Restaurant Review: Pearl

Pearl, a new gem in downtown Albany.

Taking back the street


Albany¡¯s Pearl adds upscale luster to the downtown dining scene


An evening stroll along South Pearl Street in Albany ain¡¯t what it used to be. Until recently, this long-faded commercial district was scarily deserted after dark, but that all changed with an influx of chain eateries and the installation of blazing streetlights. A most welcome addition to this lower-downtown revival is Pearl Restaurant & Lounge, an upscale ¡°steak-and-seafood¡± restaurant whose chef, Kevin Conway, is best known for his seven-year run with Conway¡¯s on Yates.

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Signaled by an electric-blue awning, Pearl is located in the Steuben Athletic Club, where it replaced the Steuben¡¯s private dining facility. Entering the club¡¯s former dining room is the first tip that something new and different is afoot: the oak-paneled room with tile floors and tin ceilings is now Pearl¡¯s stylish martini lounge, tweaked with pop-arty light fixtures and sporting a sleek oak bar.


The main dining room is accessed through the lounge. (A doorman helpfully points the way.) A boxy room lined with booths and dark-wood trim, its gentlemanly ambience is set off with electric-blue accents. (A similar, but starker, second dining area adjoins it.) The practice of adding a splash of brightness to classy traditions extends to the menu, which leans toward Continental favorites such as roast duckling, poached salmon, and filet mignon, all zestfully updated with the chef¡¯s superb saucing. The Salmon Genevieve ($19), for example, is topped with a vanilla bean and scallion beurre blanc. For the appetizers, salmon gravlox with herb aioli ($8) and Escargot Bourguignonne ($8) share the page with garlic-sausage steamed clams ($9) and herbed goat cheese with baguettes ($7).


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There¡¯s also a portobello mushroom crepe ($8), and oh, what a crepe it is: pungently earthy grilled mushrooms wrapped in a wild-rice crepe flavorful enough to assert itself in the midst of an utterly delicious chive beurre blanc (mopped up to the last dollop with warm baguette rolls). The kitchen also did delicious wonders with a honey mustard sauce that comes with the Scallops Brochette ($8), while the half-dozen plump scallops topped with bacon and sun-dried tomatoes were zinged by a dab of horseradish.


The tantalizing menu includes pastas, soups of the day (often a lobster or seafood bisque, $5), and two ¨¤ la carte salads: a classic Caesar ($6) and the mesclun-mix house salad ($5), a specialty of the chef. Lightly dressed with a scrumptious, sun-dried cherry vinaigrette, this palate-tingling exercise in the art of sweet-and-tart contained the surprise pow of whole dried cherries, which combined startlingly well with the soft greens.

Conway¡¯s finesse with fruit had a more substantial showcase with his signature entr¨¦e, Sophie¡¯s Duck ($22), named in honor of his mentor, the late Sophie Parker of famous Chez Sophie Bistro in Saratoga. The roasted Long Island half duckling (served partly on the bone) was slathered in a marvelously flavorful apricot glaze. And the accompanying wild rice mixture was so delectably woodsy that I almost didn¡¯t notice that the dish¡¯s vegetable portion was missing in action.


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Other entr¨¦es begging to be ordered include grilled swordfish in stone-ground mustard cream sauce ($19), pork tenderloin in cranberry glaze ($20), and veal saltimbocca topped with Marsala and Madeira sauce ($19). Among the five pasta selections, Tortellini Maribou ($17) won out, on account of having artichokes, along with black olives and roasted red peppers. A generous portion of nicely al dente tortellini, it was served in a pesto cream sauce that was richer ¡ª and delightfully more herbed ¡ª than expected. A better-than-average tiramisu ($7), whose mascarpone was whipped for lightness, made for a pleasant finish. From the eclectic wine list, which favors California wines, a Vento Pinot Grigio ($8 per glass) proved to be a versatile accompaniment.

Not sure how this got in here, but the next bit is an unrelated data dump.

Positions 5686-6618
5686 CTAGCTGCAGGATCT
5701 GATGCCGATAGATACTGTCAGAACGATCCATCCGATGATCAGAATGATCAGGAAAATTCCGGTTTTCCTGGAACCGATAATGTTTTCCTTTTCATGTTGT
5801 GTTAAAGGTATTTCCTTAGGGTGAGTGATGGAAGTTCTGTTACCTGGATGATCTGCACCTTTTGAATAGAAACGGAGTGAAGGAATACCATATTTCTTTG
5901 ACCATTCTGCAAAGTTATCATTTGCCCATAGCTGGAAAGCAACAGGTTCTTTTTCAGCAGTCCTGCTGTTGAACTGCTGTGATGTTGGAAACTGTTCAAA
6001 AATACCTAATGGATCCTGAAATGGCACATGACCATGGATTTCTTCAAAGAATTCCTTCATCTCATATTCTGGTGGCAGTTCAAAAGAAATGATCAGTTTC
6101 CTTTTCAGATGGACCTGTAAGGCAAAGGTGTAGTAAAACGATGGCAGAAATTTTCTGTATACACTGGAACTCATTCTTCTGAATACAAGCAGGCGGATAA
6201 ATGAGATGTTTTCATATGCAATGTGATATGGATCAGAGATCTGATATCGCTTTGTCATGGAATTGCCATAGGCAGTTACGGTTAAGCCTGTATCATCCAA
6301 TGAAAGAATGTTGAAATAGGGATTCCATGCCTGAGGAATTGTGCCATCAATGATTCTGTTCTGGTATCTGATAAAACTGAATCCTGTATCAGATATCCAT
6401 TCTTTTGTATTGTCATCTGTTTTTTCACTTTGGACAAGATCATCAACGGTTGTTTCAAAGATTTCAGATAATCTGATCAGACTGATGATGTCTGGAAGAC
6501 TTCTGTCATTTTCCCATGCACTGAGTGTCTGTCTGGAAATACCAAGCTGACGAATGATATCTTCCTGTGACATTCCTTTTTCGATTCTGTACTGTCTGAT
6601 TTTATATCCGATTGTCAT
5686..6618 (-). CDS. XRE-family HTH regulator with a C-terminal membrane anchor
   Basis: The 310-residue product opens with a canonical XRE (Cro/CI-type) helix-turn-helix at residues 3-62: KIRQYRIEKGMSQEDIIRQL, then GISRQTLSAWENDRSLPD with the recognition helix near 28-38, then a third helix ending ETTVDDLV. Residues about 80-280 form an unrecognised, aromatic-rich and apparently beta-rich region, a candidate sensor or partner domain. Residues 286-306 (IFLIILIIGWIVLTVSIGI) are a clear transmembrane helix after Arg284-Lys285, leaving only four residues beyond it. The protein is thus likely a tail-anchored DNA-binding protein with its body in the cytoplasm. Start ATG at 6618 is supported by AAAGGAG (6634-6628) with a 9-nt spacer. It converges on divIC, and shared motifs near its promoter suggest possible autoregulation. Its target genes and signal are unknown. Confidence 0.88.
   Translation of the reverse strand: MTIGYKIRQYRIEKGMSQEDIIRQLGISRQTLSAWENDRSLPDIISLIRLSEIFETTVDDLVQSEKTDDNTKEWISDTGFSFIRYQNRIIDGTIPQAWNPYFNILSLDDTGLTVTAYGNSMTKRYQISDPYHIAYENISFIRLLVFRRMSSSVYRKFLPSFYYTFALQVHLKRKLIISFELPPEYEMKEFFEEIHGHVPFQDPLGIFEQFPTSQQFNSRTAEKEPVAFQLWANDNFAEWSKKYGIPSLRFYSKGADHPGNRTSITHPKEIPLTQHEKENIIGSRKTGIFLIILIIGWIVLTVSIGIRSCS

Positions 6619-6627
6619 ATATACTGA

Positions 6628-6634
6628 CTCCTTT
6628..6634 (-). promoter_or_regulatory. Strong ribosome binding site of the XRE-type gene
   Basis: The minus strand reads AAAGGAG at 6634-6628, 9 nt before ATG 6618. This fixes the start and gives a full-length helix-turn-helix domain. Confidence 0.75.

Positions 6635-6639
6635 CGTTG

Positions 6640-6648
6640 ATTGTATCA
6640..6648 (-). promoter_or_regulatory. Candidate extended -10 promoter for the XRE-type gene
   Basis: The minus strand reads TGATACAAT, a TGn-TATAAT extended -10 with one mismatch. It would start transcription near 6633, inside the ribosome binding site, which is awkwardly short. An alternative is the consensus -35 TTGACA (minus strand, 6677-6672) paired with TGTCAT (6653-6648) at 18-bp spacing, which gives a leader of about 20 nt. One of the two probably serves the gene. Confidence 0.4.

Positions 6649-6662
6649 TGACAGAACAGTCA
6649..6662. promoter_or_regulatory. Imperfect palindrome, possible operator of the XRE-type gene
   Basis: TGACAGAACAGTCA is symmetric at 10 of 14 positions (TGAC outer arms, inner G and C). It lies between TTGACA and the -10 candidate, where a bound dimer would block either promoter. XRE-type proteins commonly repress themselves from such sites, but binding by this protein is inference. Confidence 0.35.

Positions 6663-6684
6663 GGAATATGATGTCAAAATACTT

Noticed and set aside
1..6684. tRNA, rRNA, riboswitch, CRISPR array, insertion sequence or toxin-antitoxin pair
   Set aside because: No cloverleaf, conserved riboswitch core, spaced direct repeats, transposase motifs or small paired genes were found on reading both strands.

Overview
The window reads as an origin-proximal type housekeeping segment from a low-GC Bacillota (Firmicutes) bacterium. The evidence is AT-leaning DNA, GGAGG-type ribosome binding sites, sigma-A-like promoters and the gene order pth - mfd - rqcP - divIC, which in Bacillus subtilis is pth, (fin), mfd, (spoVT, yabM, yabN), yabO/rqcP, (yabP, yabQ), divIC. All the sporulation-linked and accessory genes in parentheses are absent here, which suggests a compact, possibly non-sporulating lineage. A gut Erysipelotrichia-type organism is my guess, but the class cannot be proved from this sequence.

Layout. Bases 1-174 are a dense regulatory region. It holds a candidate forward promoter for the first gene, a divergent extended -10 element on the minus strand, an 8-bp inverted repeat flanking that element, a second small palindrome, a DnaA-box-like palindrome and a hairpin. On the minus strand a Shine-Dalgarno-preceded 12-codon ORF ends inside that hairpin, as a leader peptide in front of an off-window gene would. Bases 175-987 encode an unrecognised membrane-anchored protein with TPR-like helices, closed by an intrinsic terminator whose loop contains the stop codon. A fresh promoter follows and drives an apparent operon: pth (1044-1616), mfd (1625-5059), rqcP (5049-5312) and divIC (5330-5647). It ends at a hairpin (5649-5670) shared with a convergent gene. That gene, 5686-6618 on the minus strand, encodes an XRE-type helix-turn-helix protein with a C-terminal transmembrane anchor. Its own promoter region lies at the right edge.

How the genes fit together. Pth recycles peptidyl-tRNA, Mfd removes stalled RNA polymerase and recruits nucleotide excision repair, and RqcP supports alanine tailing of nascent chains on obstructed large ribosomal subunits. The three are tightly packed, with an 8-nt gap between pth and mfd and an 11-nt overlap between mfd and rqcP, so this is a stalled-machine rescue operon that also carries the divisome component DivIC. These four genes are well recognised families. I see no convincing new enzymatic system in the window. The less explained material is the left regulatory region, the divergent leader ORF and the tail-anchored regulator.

On a bustling Friday night, service was enthusiastic but distracted, and not as knowledgeable as the food (and prices) warrant. It would¡¯ve been nice to have been informed that Pearl¡¯s much-talked-about souffl¨¦s require advance ordering, a fact that¡¯s printed on the menu, but is easy to overlook ¡ª and just as easy to mention during the specials recitation. During a subsequent weeknight dinner, however, service was exemplary. And the passion fruit souffl¨¦, it turned out, was worth the wait. (It¡¯s $10, but make no mistake, this is a dessert for two, or even four.) As pink and puffy as a cloud,


Conway¡¯s dreamy confection became increasingly berrylicious with every spoonful, and didn¡¯t at all need the excellent, homemade whipped cream that was served alongside. But ah, the thought of that whipped cream with the chocolate souffl¨¦¡­


Averaging $20 per entr¨¦e, Pearl can be considered moderately priced in relation to the quality of the food, although some specials, such as the Veal Oscar with Lobster, go to $28. For dating couples or gaggles of friends, the hot-spot buzz on weekends may be worth enduring a few slips, while serious foodies may want to stick with weeknights or an early seating. Smokers will be happy to know that the sandstone outdoor patio ¡ª which looks out on Pearl Street¡¯s jumping nightlife ¡ª is heated during cold weather. ¡ö


Pearl Restaurant & Lounge is located at 1 Steuben Place (on S. Pearl St.), Albany. Lunch is served Mon.-Fri., 11 a.m.-4 p.m. Dinner hours are Mon.-Weds., 5-9 p.m.; Thurs.-Sat., 5-10 p.m. The lounge is open until 4 a.m. Closed Sunday. Appetizers are $7-$8; soups and salads $5-$7; entrees $16-$23. Valet parking is free for diners. 518-433-0011.

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